> of the former, because it does what they want and so they just copy it.
> At one point several modules share the same code and it becomes clear
> that there is a need for this code at library level.
> Unless we work with a much more centralized development system, where
> a limited number of developers review each proposed module and then
> check whether parts of the code should go into the library instead of
> the module, I don't really see a different way of doing things as the
> way that has grown organically throughout the development history of
> We could decide to organize concerted code review moments aiming at
> identifying relevant parts of code that should go into libraries, but
> I have the feeling that current ad-hoc management is more efficient:
> whenever the need is felt, we do it.
> BTW, I don't see how separating the source trees solves this issue.
> Many people will still continue to code things in modules first and
> only after the same code is used in several modules will it become
> apparent that it should go into the libs.
>> mmh, ok, so let's add a more layer: grass-lib, grass-py, and then the
>> So grass-lib will contain only C (C++?) code and will be not available
>> at the PyPi website.
>> grass-py add the python wrap to grass-lib and add API and go to PyPi.
>> This is the same approach of GDAL, PROJ4, mapnik that are all
>> available as python packages.
>> I do think that add grass to PyPi can only open new prospective and
>> use cases reaching a broader group of users and developers.
> I have the feeling that the question about possibly extracting the
> python libs into an installable PyPi package is a different issue. But
> then again, what use would these libraries be without the C-libraries
> and actually even without the modules ? Yes Pygrass allows you to code
> directly with low-level routines, but for me one of the big strength
> of the GRASS modular structure and our Python APIs is that they allow
> to work with the modules as "functions", so without forcing to use any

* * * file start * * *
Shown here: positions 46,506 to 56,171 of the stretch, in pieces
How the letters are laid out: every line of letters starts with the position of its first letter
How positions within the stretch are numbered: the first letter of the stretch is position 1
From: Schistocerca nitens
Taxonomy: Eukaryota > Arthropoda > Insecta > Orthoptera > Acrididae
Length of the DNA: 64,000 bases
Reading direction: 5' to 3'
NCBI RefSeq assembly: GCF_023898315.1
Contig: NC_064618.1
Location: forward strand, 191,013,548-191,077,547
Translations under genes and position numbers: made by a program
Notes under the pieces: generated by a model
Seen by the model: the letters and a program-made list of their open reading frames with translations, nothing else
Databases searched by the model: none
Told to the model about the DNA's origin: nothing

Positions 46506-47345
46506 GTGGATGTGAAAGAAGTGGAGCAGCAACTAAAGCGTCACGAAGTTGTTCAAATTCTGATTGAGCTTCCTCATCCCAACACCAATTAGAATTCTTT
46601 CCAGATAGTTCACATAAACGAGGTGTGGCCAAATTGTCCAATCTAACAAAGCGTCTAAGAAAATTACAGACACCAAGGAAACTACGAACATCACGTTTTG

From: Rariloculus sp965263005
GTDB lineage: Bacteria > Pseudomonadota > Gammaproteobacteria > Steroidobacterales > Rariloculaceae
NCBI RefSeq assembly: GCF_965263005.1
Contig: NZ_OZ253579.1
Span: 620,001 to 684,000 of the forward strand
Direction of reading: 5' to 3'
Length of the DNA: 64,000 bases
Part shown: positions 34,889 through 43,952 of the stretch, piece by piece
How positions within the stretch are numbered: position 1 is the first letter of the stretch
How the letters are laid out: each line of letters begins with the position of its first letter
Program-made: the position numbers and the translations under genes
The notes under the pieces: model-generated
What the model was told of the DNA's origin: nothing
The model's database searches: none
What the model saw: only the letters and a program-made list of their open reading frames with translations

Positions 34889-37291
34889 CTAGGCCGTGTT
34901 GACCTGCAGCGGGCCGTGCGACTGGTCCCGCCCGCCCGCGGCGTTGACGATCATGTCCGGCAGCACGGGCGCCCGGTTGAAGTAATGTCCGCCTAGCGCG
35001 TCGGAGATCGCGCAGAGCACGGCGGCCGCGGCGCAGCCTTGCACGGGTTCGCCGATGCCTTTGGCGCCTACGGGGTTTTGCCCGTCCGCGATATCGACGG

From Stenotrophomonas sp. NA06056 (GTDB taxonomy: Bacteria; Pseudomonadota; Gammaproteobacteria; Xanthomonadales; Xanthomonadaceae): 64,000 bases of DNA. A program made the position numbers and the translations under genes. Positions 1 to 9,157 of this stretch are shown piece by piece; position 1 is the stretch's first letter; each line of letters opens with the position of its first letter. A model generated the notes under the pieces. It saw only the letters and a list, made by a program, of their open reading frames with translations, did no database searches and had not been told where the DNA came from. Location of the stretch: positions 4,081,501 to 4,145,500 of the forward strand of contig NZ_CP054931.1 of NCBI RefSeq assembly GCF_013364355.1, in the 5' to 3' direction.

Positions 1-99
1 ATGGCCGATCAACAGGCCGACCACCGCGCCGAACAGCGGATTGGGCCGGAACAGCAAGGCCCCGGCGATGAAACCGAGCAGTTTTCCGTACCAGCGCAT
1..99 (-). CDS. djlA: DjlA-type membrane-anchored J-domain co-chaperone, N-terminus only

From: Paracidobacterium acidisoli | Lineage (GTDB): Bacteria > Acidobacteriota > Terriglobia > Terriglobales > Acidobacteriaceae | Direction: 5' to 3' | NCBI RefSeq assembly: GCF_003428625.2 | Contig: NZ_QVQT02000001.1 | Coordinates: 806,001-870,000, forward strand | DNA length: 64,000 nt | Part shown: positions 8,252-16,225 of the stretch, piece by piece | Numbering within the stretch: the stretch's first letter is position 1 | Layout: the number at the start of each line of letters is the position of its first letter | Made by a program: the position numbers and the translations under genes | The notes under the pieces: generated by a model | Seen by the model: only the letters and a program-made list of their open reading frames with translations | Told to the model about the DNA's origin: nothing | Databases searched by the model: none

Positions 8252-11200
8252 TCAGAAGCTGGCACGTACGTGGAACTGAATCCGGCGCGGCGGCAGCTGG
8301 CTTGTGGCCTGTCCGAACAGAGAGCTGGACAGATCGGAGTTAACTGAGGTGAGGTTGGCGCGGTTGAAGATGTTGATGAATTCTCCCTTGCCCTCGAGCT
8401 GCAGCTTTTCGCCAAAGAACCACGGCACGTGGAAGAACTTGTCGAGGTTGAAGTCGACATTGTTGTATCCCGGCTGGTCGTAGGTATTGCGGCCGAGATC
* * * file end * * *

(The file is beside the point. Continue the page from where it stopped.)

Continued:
> low-level access.
+1 this is indeed a great strength. It makes it relatively easy to
string together a number of functions or combining original code with
existing functions. It makes it possible for people like me with very
limited programming experience, to write my own scripts/add-ons which
would cost considerable more effort on other platforms. I would guess
that this modular structure is also one of the factors that make GRASS
GIS so incredible stable (but no clue how that would change or not under
the proposed changes).
>>>> - grass-modules: provides all the GRASS core modules (this could be
>>>> also a pure python interface calling functions in the C/Python
>>>> libraries), and could be split in other sub categories (e.g. imagery,
>>>> temporal, terrain, etc).
>>> What is the difference between these modules and the existing ones ?
>>> for your idea to make all module Python modules.
>> Because things are complicated and the current status quo is not
>> flexible and/or very limited.
>> Basically you can create python packages that act as both library and
> That is again another issue: how to handle addons that consist of more
> than just one single file script ? I'm not sure that I would agree
> that everytime someone codes a more complex addon, the lib part should
> immediately go into the core GRASS libs. So, I'd rather see an easier